March 6, 2019
Ash Wednesday, Pastor Bradley E. Schmeling
The Lutheran church is about to publish new collection of pastoral resources for those in prison. One of the writers, a chaplain in a women’s prison, tells of the difficulty of serving behind bars where the rules are designed to keep the women “in line.” Most often, the women are referred to by their number. “Hey, you, #19577,” move along.” Being reduced to a number means that most in the prison, even the other inmates, never know one another’s names. They are never allowed to touch one another. Hugging or shaking hands is not allowed on family visits. Ostensibly designed to reduce violence, the rule means that these women are never touched in any way. It does violence to their souls. Some of the women go years without anyone ever touching them. Some who will never leave prison will never again receive a loving touch. Even the chaplains are not allowed to touch the women who come to the weekly service. No hand on the shoulder; no sharing of the peace; no comforting touch.
One year the chaplain asked for special permission to make the sign of the cross on the inmates’ foreheads on Ash Wednesday. Surprisingly, the request was granted.
As each woman comes forward, she asked their name.
Who are you?
I am Olivia.
Remember that you are dust, and to dust you shall return.
Who are you?
I am Caroline.
Remember that you are dust and to dust you shall return.
Reaching into lives that are broken, isolated, cut-off from affection and community, with a thumb darkened by ash, she names them, one by one, as a children of God, sentenced to eternal life.
This is the fast that I require, says the Lord: to loose the bonds of injustice, to undo the thongs of the yoke, to let the oppressed go free, and to break every yoke? Is it not to share your bread with the hungry, and bring the homeless poor into your house; when you see the naked, to cover them, and not to hide yourself from your own kin?
If the church shows up where people are dying and does what it has been taught to do—making the sign of the cross—God will re-make the world. The lonely will be loved. The hungry will be fed. The naked will be clothed. The alien will be welcomed. The prisoner’s heart, as well as her future, will be set free. The sinner will be welcomed home. And every one will be seen as beloved, possessing a beautiful dignity, worthy of grace, and a new life.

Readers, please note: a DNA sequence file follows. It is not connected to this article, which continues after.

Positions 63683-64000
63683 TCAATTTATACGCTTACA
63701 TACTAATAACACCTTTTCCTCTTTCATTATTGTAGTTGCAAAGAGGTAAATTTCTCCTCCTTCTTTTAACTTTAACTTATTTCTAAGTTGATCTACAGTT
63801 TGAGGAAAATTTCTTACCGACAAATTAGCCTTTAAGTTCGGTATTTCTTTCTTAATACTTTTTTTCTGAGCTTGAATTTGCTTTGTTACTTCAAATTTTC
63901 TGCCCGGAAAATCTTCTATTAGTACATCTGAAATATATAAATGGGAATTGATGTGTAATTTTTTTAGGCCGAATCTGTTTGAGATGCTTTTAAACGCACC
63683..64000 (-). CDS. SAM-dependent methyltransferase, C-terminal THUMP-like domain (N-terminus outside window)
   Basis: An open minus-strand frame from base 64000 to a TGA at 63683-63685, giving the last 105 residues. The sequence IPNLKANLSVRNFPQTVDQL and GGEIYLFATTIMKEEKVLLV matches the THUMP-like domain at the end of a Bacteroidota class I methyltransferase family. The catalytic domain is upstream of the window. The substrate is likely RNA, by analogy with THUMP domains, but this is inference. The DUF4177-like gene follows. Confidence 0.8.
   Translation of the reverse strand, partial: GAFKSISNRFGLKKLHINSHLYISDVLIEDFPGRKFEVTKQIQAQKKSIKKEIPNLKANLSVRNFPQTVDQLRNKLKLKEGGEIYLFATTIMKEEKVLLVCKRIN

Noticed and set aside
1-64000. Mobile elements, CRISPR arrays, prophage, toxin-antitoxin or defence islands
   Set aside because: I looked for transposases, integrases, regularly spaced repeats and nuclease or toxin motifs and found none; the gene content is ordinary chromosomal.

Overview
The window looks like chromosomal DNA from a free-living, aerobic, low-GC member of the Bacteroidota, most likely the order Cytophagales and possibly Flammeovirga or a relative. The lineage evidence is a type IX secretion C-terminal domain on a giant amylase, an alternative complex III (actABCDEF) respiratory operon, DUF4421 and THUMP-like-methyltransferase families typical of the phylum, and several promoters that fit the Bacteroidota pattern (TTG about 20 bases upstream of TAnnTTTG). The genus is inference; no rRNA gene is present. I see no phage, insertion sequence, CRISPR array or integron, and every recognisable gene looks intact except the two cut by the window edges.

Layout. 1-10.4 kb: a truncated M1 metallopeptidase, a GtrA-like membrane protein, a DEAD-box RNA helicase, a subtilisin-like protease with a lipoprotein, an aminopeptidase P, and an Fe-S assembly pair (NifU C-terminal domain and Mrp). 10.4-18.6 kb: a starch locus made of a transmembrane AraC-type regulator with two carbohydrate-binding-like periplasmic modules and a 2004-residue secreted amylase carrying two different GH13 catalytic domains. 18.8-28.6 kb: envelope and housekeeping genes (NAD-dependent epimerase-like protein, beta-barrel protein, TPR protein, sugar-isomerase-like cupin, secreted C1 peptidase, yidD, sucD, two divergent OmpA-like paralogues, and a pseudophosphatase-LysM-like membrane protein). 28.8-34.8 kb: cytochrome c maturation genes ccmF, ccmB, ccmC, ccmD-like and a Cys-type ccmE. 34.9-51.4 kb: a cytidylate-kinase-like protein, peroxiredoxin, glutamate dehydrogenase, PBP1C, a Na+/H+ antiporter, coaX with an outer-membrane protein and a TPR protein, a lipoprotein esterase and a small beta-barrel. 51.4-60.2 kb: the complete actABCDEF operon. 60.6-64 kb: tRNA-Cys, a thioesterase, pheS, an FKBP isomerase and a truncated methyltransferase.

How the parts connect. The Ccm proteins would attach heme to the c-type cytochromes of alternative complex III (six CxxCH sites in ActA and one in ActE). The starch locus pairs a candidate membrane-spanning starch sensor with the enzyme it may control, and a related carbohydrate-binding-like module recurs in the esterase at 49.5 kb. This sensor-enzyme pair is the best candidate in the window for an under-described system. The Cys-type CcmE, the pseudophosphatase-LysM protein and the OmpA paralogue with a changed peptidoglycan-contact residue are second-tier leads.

In the gospel of John, when Jesus shows up with wounded hands and pierced side, marked by the cross, the first thing he does is breathe forgiveness into his disciples. The ones who had done everything wrong and had no reason to expect anything other than a furious Christ are greeted with peace. The Greek word for forgiveness that John uses literally means to untie something. To be forgiven literally unties our knots, sets us free to breathe again, to take in the love of God as oxygen. When we breathe the oxygen of God’s love, freedom and justice are the inevitable result.
Hana Malik writes in her book, “Raw”, “Forgiveness is taking the knife out of your own back
and not using it to hurt anyone else
no matter how
they hurt you.
Forgiveness, Confession, Repentance, Change, Waking Up–whatever you want to call the work of Lent–breaks the cycle of hatred, consumption, projection, violence, abuse, addiction—wounds that create cascades of hurt and pain for others. It’s usually those who cannot be honest about their failure, or who are hopelessly they’re stuck, who do the most damage. The work we do together in Lent, honest even in the face of great suffering and death, will mend the entire universe.
I suspect there may not be much difference between those women in prison on Ash Wednesday and us. We come into this church broken by what we’ve done or not done. Maybe we were caught; maybe not; maybe we wish we would get caught, just to end the shame that never allows us to be at peace. We come dying by our rigid expectations or addictions or behaviors that strip away our identities and steal our dignity. Certainly, we have all built prison walls around our fears, living isolated and lonely, all the while brightly answering, “Oh, I’m great. How about you?” All of us refuse, in some way, to look at the ways that we are killing one another and the planet. Some of us know we’re dying; most of us will have to be honest about it eventually.
All of us need the sign of the cross, our sinful and broken selves put to death by the death of Christ, raised up from baptismal water to live as eternally healed.
I invite you into this work of Lent, of coming forward to be honest about yourself, and whatever it is that your dying from, to receive the sign of the cross, to be reminded of baptism, to be named once again as a beloved child of God, to be untied and set free to breathe again, to die with Christ, and be raised up in glory.
And then, from the table of grace, to go into the world to mark it with the love of Christ, to touch the world’s woundedness, to stop looking away, to speak kindly and with beauty, to gently set the neighbor’s heart at ease, to restore the streets, and to repair the breach, or to simply ask, “What is your name?